Portland Police is out of control and needs to start taking community policing seriously.
Increased violence against Portland’s marginalized communities, indifference to community engagement and an aversion to adopt policy recommendations are some of the examples of how Portland Police is failing our communities.
The most recent example of police violence took place on Friday, Sept. 20, when students in Portland—and around the world—participated in one of the largest climate strikes in history. Portland police still managed to steal the spotlight after video footage emerged on Twitter showing police officers mowing through a human wall of teens in order to arrest a Black teen for disorderly conduct.
Portland City Commissioner Jo Ann Hardesty, in a Twitter post, lambasted Portland police actions during the climate strike. “Every encounter with the public is an opportunity to show community trust, yet this is how these officers chose to interact with children peacefully engaging in direct action,” Hardesty wrote.
Portland police arrested the teen after he and another Black teen refused to step down from the metal railings on the Hawthorne Bridge, separating the lane designated for protesters and vehicles. Video footage of the incident shows two officers yanked both Black teens from the railing, but a group of protesters pulled the two Black teens away from the officers.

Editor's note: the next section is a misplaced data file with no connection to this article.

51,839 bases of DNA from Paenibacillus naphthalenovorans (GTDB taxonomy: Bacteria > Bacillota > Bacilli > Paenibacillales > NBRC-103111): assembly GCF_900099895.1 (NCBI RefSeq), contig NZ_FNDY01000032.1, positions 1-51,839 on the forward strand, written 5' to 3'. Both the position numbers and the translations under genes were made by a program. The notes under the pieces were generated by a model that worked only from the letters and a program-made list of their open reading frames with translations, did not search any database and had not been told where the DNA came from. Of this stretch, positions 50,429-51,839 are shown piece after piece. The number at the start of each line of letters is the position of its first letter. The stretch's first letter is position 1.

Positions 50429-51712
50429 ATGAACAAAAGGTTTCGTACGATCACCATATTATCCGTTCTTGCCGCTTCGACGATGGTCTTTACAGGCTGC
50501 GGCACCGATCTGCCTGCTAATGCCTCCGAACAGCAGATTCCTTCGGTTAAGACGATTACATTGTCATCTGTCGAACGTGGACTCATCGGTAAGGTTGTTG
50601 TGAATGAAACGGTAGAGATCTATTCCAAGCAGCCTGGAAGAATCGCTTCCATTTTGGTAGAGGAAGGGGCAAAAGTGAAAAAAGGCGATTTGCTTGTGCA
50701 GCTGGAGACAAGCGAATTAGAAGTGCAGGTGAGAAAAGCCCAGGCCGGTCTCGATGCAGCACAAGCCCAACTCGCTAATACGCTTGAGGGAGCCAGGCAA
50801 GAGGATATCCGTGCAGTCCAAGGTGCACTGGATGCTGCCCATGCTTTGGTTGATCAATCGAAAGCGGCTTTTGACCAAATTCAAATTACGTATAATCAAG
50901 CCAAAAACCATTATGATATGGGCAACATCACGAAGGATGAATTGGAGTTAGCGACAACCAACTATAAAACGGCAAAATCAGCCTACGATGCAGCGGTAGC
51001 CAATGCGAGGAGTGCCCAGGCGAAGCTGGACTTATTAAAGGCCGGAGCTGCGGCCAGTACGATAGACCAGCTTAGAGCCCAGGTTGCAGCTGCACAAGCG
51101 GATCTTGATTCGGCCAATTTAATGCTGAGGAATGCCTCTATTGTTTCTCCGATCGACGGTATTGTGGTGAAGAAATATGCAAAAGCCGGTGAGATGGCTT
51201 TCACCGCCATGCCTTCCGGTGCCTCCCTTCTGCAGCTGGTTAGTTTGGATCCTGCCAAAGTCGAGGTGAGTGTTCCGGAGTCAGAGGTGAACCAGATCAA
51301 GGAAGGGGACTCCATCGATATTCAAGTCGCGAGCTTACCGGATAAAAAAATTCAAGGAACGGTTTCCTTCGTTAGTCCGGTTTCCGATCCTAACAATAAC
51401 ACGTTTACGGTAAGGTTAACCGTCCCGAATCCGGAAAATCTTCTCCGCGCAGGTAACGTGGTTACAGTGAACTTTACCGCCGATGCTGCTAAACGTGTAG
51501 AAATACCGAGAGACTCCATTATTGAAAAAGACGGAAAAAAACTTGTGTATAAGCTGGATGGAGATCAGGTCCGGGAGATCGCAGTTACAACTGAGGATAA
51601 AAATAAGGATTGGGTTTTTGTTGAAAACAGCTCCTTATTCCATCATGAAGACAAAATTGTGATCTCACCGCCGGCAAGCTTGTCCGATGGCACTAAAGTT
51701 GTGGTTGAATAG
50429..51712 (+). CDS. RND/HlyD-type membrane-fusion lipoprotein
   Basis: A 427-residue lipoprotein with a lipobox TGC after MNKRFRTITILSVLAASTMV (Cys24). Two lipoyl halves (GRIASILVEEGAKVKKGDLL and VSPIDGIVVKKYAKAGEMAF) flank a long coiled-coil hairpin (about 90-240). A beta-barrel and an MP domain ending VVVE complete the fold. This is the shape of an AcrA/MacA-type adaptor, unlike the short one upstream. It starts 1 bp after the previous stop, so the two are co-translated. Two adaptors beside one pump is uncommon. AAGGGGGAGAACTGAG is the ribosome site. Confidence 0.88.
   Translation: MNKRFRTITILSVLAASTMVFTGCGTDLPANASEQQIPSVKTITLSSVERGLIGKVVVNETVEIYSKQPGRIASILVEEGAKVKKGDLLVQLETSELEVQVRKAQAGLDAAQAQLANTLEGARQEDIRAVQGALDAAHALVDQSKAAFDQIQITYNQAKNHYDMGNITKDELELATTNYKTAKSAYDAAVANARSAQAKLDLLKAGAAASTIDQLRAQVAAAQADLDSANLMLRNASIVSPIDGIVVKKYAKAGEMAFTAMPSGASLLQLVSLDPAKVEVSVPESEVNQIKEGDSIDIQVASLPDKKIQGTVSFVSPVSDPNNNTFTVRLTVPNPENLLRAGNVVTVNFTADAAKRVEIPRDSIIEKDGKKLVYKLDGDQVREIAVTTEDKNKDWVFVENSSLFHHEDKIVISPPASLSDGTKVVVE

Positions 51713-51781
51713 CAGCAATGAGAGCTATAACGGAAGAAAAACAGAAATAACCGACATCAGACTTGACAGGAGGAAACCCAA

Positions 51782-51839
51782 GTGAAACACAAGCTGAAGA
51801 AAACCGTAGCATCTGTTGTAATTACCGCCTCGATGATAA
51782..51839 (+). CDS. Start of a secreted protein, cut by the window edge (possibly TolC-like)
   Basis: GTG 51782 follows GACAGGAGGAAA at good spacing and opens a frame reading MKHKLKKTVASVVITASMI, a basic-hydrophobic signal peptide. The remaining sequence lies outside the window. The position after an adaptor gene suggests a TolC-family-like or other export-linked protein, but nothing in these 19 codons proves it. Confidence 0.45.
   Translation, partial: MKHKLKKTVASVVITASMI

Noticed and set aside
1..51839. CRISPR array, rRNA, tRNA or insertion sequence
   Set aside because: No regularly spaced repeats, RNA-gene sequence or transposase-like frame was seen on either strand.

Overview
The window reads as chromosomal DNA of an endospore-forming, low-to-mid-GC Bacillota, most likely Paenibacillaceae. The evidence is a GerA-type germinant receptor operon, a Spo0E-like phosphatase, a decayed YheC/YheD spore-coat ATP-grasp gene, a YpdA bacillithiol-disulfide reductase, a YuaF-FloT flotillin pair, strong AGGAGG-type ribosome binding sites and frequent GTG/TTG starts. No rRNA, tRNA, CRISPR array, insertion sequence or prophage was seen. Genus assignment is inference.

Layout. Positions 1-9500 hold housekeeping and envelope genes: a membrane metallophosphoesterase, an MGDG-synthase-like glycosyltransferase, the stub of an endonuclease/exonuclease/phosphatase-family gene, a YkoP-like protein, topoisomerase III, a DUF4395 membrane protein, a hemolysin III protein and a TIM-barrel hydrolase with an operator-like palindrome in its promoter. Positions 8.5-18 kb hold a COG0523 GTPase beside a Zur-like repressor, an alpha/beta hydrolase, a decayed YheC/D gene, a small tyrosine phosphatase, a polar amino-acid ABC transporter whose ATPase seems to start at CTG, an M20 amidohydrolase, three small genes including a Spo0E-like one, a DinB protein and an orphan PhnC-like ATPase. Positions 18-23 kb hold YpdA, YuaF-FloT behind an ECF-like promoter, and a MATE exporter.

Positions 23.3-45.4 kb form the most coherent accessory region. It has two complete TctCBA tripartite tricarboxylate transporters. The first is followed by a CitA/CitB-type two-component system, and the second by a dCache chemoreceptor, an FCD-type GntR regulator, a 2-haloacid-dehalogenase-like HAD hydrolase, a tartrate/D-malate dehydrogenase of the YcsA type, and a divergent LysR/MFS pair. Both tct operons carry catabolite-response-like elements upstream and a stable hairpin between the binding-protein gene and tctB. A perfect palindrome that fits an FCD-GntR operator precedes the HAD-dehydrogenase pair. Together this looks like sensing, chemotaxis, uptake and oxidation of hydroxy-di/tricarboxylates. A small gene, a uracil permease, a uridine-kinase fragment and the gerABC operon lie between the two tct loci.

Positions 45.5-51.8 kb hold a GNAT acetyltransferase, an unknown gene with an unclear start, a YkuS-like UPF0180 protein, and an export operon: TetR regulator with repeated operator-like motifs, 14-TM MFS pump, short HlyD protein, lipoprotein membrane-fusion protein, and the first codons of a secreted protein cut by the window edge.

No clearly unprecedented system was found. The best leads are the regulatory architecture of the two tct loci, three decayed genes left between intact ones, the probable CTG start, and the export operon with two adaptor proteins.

In a press release regarding the incident, Portland Police Bureau stated that “officers were concerned about the extremely unsafe circumstance and saw arrest as the only option.
If the officers were concerned about the teens’ safety, the decision to pull them into the vehicle lane to administer an arrest seemed…odd. The officers then followed the marchers across the river to complete the arrest leading to the events captured in the viral video.
“Safety is of utmost importance to Portland police, and it is a common tactic to delay arrest to a time when it is safer,” Portland Police stated. “It’s an attempt to avoid a flashpoint and avoid the risk of having to use force.”
In a stroke of irony, the “flashpoint” and “use of force” Portland police attempted to avoid occurred in an incendiary fashion, enflaming protesters’ indignation as officers plowed through a crowd of young people and pinned two teens to the ground.